Stop us if you've heard this one before, but so much of the Bills' hopes are tied up in not getting beat by their own quarterback. If rookie E.J. Manuel can follow the trend set by most other first-round passers since 2008, delivering more than expected early, Buffalo has the skill-position talent and potential on defense to be a surprise wild-card contender in the AFC. But if Manuel isn't ready and Kevin Kolb resembles an injury-prone version of Ryan Fitzpatrick, it'll probably be more of the same misery and mediocrity that Buffalo fans have known since Doug Flutie took his cereal box and went home. The Bills have been an early season tease more than once recently, but with three home games in September, there's fodder for another fast start and maybe some mojo-building under new head coach Doug Marrone.
I'm convinced better days are ahead for the Browns, but I'll give you the three biggest reasons 2013 probably isn't going to produce the end of their 10-year playoff drought, tied for the second-longest in the league behind Buffalo: Baltimore, Cincinnati and Pittsburgh. Cleveland's division is simply devoid of a soft touch, and even if you view the aging Steelers as being on the descent, the Browns can't count on automatic wins in any of their six AFC North games. Until that dynamic changes, it's hard to find math that adds up to a Cleveland playoff run.
There's the making of something pretty good on defense for the Browns, and with new coordinator Ray Horton, Cleveland won't have to score 30 points to win. But the offense remains a weapon-needy work that's very much in progress, and there's probably too much initial hope being placed in new offensive coordinator Norv Turner's and new head coach Rob Chudzinski's ability to transform Brandon Weeden (or Jason Campbell) into an upper-half-of-the-league quarterback.
You can like a lot of what the Cardinals accomplished this offseason on the coaching, front office and roster-building side and still not be able to make a legitimate case for them to leap-frog the 49ers">49ers, Seahawks or Rams in the NFC West standings. And therein lies the problem: You can't make the playoffs as a last-place team in the NFL. It's mathematically impossible because there are only two wild-card clubs in each conference.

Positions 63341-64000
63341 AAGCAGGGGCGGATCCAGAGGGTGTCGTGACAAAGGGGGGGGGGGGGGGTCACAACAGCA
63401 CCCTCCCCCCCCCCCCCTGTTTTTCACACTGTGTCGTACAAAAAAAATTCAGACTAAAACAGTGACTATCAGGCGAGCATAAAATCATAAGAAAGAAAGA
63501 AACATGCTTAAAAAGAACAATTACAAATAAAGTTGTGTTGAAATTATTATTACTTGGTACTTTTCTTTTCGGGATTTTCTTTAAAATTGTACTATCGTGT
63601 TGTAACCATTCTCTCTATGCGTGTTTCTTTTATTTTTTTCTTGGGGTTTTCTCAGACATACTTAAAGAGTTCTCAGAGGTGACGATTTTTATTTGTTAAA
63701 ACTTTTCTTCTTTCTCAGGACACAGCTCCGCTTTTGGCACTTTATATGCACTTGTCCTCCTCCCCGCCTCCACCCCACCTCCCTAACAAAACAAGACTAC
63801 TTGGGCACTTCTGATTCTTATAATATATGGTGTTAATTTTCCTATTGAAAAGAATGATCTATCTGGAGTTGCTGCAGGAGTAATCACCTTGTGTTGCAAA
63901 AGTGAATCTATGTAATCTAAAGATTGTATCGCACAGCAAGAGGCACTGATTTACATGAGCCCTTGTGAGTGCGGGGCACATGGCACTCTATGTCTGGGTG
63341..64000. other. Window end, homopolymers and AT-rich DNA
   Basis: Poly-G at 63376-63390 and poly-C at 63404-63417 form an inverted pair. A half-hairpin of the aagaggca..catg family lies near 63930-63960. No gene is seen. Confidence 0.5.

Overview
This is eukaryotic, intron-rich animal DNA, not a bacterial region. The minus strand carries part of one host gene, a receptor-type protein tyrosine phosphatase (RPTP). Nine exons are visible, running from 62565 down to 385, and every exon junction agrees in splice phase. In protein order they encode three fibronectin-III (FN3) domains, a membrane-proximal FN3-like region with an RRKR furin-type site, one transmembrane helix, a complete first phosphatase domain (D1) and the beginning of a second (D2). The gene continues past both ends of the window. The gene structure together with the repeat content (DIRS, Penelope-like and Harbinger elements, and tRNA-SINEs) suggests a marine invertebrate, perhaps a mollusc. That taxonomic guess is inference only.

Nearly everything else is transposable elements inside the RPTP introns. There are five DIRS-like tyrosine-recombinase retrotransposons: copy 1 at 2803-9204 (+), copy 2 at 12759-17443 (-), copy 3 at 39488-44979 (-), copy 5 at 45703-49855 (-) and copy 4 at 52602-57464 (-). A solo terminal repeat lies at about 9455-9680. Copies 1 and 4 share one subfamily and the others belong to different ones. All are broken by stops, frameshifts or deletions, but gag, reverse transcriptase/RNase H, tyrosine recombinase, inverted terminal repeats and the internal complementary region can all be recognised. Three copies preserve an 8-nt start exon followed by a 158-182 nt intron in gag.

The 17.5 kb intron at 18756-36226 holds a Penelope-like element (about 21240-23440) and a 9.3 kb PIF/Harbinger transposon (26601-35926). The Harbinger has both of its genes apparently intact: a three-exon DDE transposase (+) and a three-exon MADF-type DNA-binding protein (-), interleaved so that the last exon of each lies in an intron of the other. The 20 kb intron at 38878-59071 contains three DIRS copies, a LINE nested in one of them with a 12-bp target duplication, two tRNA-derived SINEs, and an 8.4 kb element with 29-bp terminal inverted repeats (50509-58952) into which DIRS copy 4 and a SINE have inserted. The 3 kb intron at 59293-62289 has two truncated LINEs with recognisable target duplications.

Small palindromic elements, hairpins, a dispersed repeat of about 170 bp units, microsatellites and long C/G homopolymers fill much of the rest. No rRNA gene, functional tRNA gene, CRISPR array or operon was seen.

I can see Arizona being obviously improved, finishing in the seven-win range, and playing its division mates tough. But the Cardinals don't have the firepower to match what San Francisco, Seattle or St. Louis can put on the field this season, and adding the below average Carson Palmer at quarterback only rates as an upgrade because Arizona was almost comically outmatched at the game's most crucial position last year.
There's no illusion of instant success or a quick-fix mentality in place with the Jaguars' new leadership team of general manager Dave Caldwell and head coach Gus Bradley. That was obvious when Jacksonville ignored the quarterback position in the draft and opted for smart, cornerstone pieces like offensive tackle Luke Joeckel and safety Johnathan Cyprien with its first two picks. It's going to resemble and unfold along the lines of an old-fashioned building program with the Jaguars, and job one in Jacksonville in this year's draft was to repair a secondary that had become a glaring weakness. As he proved in Seattle, Bradley knows how to win with a defense that's strong in the back. But it's also entirely correct to frame this as the last year the Jaguars can afford to enter the season with a question mark at quarterback. Either Blaine Gabbert blossoms in 2013, or it's over for him in Jacksonville. If Chad Henne beats him out for the starting job, next spring will be all about finding the Jaguars' future franchise arm.